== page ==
UK Conservatives pledge no tax hike for top earners as vote nears

  • UK Conservatives pledge no tax hike for top earners as vote nears

UK Conservatives pledge no tax hike for top earners as vote nears

That's one of the many reasons why the Scottish results may supply us with our biggest shocks on 8 June.

Appearing after May on the programme, Labour leader Jeremy Corbyn also faced hostile questioning.

Mr Corbyn was challenged by small businessman Steve Rudd, who said he did not know if he would be able to expand his company and create jobs with the prospect of rises in personal tax and corporation tax if Labour wins power. There were widespread warnings that Britain risked becoming a one-party state and that Labour, a historic left-wing party in Europe, could be wiped out. Instead, the Conservatives are starting to get anxious.

The Jewish vote is of little effect in electoral terms - Jews are a minority of 300,000 people in Great Britain - but it is widely seen as proof of the change that has gripped Labour since Jeremy Corbyn won the party's 2015 leadership election.

This is a huge change from just four weeks ago, when it was near impossible to find a media commentator who doubted the Tories were headed for a landslide victory.

Mulligan's view of the prime minister has darkened as the campaign has progressed and she now regards May as both uncaring and untrustworthy. And secondly, could the polls just be wrong? The intensity of hatred towards Jeremy Corbyn from British establishment was felt with full intensity when a serving general in the army said that if Corbyn were ever elected prime minister, the army should overthrow him.

She called the election three years early, warning that opposition parties threatened to derail her plans to take Britain out of the European Union following a referendum vote last year.

"I could have stayed on doing that job for another couple of years and not called an election".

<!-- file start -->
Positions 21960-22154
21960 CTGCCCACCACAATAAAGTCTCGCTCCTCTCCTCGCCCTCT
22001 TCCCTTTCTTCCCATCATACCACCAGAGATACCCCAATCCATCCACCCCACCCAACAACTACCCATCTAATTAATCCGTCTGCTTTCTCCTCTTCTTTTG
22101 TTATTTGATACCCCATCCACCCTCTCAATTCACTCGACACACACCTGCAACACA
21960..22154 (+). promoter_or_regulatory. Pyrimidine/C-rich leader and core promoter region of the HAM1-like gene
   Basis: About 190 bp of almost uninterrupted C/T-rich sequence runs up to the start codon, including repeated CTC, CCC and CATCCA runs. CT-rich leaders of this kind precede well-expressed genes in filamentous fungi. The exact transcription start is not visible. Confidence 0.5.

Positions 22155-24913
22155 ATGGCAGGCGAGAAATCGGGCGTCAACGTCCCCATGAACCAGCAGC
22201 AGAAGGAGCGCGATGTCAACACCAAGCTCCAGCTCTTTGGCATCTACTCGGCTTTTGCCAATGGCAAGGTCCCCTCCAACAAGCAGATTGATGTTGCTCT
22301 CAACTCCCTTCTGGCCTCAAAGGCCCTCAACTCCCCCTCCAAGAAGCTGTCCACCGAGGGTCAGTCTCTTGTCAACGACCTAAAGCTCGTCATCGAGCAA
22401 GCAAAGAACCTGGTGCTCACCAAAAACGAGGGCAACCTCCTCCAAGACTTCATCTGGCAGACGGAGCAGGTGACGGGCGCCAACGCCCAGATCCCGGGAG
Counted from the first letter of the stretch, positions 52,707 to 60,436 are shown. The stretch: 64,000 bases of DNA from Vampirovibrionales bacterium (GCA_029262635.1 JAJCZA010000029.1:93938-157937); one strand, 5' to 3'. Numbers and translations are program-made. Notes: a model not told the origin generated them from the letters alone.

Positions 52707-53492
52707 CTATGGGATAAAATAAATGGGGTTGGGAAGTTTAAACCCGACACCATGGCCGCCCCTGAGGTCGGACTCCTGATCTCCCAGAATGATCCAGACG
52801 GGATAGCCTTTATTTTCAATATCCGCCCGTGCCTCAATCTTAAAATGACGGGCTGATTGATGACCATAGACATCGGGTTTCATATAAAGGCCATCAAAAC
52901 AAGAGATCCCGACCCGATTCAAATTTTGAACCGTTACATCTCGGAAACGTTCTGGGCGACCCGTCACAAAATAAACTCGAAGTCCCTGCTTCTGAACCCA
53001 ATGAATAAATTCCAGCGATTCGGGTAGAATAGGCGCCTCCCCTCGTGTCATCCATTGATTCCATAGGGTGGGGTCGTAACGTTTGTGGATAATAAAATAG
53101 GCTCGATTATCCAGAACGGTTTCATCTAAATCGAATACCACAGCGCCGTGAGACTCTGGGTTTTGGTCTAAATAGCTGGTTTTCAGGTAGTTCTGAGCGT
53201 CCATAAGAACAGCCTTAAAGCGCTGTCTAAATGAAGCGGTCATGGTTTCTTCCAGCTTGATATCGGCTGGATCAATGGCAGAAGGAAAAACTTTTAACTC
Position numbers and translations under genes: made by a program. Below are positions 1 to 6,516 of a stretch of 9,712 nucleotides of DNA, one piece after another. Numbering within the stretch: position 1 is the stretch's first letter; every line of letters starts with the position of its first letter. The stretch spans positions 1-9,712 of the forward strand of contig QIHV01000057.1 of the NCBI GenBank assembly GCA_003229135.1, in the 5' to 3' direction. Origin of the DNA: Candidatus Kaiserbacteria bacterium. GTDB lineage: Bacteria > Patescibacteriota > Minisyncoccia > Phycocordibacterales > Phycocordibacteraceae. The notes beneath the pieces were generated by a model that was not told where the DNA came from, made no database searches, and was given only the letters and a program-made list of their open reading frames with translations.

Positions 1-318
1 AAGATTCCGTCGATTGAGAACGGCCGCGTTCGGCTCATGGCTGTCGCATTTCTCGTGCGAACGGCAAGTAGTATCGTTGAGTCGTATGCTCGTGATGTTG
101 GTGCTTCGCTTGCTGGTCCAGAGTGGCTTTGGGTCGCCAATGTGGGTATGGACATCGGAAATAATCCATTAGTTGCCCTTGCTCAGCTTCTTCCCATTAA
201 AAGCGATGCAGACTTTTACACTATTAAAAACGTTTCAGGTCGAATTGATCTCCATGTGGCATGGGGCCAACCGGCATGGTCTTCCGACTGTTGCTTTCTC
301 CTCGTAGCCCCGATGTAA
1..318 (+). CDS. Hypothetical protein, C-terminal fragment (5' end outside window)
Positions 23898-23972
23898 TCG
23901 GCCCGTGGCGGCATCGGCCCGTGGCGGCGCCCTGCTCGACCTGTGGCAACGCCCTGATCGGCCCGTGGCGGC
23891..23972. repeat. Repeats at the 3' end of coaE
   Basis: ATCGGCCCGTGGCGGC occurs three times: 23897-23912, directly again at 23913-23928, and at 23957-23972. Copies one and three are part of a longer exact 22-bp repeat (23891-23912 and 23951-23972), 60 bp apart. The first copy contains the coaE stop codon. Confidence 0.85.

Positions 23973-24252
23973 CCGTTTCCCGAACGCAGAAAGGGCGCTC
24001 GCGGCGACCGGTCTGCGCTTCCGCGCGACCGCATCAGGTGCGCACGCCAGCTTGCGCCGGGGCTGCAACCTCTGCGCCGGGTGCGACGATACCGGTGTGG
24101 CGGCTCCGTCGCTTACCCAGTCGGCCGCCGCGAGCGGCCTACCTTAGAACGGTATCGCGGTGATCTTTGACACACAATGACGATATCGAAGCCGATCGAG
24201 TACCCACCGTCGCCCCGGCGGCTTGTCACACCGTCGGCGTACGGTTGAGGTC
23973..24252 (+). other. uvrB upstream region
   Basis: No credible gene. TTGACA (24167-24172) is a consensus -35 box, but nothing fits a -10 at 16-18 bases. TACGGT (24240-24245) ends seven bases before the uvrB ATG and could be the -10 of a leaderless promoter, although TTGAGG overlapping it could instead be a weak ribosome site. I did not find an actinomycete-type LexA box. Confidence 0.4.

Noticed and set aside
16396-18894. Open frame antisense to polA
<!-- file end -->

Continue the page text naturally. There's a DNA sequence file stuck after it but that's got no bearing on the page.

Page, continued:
But things weren't so simple.

Campaigning in West Yorkshire, the Prime Minister reiterated her assurance that the Conservatives remained a "low-tax" party.

The decline in support for the Conservatives coincided with a surprise announcement by May last month that she would make elderly people pay more for their social care, despite concerns that it could undermine support among ageing, wealthy homeowners - a core source of Conservative votes.

Then again, if May had suffered a bruising encounter at nearly 10 p.m. on a Friday night, Tory spinners would tell everyone to pipe down because no-one in the real world cares about a TV question and answer session.

After being asked about anti-Semitism, the Labour leader remarked: "The way Jewish people have suffered is an appalling stain on history". He also failed to alleviate Labour's credibility problem when a voter asked him if Labour's manifesto was an achievable wish list or "a letter to Santa" - expect this clip to do the rounds tomorrow. Some news outlets argued that the controversy had cost May 5 percentage points off her lead.

But when the entire campaign was focused on Theresa May the individual rather than on the Conservative Party, its strengths and its prominent personalities, it became a May event that now may not happen as the campaign team had planned.

There is a catch, however.

May became prime minister without winning an election in July past year following the resignation of David Cameron after Britons went against his advice and voted to leave the EU.

"Our model implies that we don't think they will". Since the manifesto launch, she has perhaps been putting more effort into defence against the Lib Dems than the publicly available polling would seem to justify.

By May 21, in Wales, Labour had gained a 16 point swing in their favour since the election announcement - outpolling the Tories by 43% to 36%.